“Will your high schooler use a digital calendar to keep track of important dates and projects, or a hard copy one? Will they budget time each week for things like SAT or ACT preparation, an after-school job, extracurriculars, and socializing with friends? The beginning of the year is a good time to talk through these questions and set up a shared calendar, whether it lives on the refrigerator or everyone’s cell phones, so you’re all on the same page. (Check out these tips on high school time management.) If getting organized feels overwhelming, suggest your student break their organization tasks into chunks, such as (1) decide on a calendar system; (2) get their binder ready to go; and (3) identify areas they’ll need extra help with, so you can support them along the way.” – Meghan Stroh, New Orleans Navigator
6. Have a planning party.
“Most high schools give out their syllabi in advance. Once you’ve stocked up on school supplies, have your student invite a few friends over with their own tools and use the party to encourage them to get organized and decorate their folders with pictures or inspirational quotes. (Here’s a good checklist for how to organize a high schooler’s binder.) Bonus: Write an inspirational note and tuck it in their bookbag for them to find on the first day of school. Who says your high school senior is too old for some extra love?” – Whitney
Off to College
Sending your kid off to college is such a huge milestone, and maybe a bittersweet one, too. They’ll have so much independence, which is great, but now is a good time to talk through some strategies for managing their newfound freedom so they don’t get overwhelmed.
Boston Navigator Chris Espinoza is our resident college advising expert. Here are some things he recommends new college freshmen do before they even hit campus (or as soon as they arrive):
7. Get to know your school’s version of the tutoring center.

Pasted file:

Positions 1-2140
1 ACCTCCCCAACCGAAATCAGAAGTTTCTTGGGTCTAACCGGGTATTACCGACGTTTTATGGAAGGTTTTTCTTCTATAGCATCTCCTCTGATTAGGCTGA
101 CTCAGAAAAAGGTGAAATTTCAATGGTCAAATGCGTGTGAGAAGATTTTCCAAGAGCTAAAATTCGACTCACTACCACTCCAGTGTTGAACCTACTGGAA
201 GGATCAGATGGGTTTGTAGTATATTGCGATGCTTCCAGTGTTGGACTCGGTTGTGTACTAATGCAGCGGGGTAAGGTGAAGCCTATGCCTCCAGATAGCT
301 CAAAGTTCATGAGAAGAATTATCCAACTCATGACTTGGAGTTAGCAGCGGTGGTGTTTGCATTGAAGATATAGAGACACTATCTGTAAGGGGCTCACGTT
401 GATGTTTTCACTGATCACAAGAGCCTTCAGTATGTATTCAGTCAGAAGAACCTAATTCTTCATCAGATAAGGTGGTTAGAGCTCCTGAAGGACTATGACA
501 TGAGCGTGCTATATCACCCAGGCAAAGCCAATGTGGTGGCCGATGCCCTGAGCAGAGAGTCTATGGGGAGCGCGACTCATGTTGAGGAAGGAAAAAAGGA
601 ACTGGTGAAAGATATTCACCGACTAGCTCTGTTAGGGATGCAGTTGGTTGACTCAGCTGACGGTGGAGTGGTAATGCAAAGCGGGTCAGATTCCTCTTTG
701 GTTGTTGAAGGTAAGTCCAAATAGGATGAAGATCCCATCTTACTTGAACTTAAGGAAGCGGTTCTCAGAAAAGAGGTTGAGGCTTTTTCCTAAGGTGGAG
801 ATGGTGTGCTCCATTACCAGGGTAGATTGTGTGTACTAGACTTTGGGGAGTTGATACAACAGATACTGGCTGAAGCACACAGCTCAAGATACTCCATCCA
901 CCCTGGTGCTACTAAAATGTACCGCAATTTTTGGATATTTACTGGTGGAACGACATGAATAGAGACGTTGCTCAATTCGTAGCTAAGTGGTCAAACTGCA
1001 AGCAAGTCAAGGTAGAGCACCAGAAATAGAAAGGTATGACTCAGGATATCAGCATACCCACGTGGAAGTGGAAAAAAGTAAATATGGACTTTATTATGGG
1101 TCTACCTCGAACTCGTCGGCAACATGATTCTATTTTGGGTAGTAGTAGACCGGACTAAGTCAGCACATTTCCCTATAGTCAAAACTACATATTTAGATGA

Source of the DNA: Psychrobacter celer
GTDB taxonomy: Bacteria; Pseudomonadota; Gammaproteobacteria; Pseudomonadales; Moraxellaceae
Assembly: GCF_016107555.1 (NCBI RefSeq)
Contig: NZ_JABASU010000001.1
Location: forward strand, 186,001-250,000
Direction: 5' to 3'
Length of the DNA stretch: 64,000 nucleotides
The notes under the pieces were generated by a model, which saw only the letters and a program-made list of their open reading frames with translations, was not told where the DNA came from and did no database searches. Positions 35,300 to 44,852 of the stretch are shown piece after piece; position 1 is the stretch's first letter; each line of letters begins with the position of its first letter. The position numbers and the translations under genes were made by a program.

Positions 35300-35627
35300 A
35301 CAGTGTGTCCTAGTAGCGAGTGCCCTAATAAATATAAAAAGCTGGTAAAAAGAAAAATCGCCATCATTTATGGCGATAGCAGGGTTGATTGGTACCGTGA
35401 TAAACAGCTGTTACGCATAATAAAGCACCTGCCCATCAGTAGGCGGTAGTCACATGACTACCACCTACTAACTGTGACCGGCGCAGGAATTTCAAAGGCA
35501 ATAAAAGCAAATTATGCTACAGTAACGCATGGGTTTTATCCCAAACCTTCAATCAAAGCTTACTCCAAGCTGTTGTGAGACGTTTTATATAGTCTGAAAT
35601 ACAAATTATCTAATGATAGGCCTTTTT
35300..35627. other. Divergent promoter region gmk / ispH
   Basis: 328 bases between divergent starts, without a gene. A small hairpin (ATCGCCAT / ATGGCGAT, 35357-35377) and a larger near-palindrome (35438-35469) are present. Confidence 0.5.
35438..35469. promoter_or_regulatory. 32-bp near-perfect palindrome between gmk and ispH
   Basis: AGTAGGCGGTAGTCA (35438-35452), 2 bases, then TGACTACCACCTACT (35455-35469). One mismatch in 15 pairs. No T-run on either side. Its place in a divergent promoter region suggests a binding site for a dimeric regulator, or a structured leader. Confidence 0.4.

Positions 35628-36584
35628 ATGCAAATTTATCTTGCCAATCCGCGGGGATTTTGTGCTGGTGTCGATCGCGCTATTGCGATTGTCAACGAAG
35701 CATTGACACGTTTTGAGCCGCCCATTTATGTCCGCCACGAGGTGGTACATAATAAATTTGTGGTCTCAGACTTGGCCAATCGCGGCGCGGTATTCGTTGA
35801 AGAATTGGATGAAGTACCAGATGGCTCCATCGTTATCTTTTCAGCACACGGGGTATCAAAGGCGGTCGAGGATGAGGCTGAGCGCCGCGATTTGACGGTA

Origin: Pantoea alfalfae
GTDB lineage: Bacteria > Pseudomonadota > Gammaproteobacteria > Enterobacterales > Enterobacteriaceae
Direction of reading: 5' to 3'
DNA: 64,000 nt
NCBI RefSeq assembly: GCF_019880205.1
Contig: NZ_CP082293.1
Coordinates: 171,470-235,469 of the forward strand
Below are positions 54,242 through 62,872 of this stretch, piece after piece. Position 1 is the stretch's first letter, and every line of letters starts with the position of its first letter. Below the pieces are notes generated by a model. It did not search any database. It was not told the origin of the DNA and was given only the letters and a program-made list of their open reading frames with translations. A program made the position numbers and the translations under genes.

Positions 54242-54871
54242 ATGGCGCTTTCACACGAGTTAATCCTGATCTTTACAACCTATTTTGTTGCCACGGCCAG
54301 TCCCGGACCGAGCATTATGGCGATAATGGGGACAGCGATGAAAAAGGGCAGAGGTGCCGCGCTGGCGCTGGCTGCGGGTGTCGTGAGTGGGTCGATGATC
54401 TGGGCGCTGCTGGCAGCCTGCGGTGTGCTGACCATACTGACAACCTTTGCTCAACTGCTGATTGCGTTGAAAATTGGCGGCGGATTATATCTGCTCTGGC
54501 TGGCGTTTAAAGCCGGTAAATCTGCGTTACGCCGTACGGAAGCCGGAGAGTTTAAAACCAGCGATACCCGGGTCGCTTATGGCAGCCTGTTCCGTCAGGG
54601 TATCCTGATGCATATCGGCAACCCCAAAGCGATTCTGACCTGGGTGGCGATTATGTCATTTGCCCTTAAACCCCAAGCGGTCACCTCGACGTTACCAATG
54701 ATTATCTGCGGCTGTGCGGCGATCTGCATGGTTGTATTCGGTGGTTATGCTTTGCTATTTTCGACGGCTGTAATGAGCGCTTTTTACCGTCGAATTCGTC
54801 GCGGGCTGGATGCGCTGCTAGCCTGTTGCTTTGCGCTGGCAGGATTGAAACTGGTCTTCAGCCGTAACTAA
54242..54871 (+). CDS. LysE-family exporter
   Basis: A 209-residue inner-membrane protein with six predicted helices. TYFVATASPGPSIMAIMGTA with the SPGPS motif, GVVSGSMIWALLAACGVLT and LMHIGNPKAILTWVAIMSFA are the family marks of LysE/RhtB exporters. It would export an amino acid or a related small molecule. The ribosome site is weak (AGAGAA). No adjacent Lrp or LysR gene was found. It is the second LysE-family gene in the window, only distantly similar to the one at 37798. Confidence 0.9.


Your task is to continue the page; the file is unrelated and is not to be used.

“This place can go by a bunch of different names—Academic Success Center, Writing and Math Center, or Center for Academic Support are all common—but whatever it’s called, it serves a great purpose, and you’ll want to identify it before you even get to campus. Your tutoring center will be your one-stop-shop for free help if you’re ever having difficulties in class. Many colleges and universities have faculty and/or peer tutors available to assist students, and they also tend to have commonly used course books and materials available to borrow or use to make copies.”
8. Connect with your academic adviser.
“One of the first people you’ll want to get to know on campus is your academic adviser. They’ll be able to help you pick courses, find internships, connect you with other faculty members who may be able to help you reach your goals, and assist you when you encounter challenges with your coursework. Establishing a relationship right off the bat is one of the most important things you can do in your early weeks at school.”
9. Sign up for clubs, organizations, and student leadership opportunities.
“Once you’ve found your way around campus, figure out where you’ll invest some extracurricular time. Clubs and activities are a great way to network with faculty, staff, and other students in and outside your academic program (and make friends, obviously). You’ll start building experience you can talk about in job interviews later on and connect with faculty who can be great references. (Bonus: There’s often free food.)”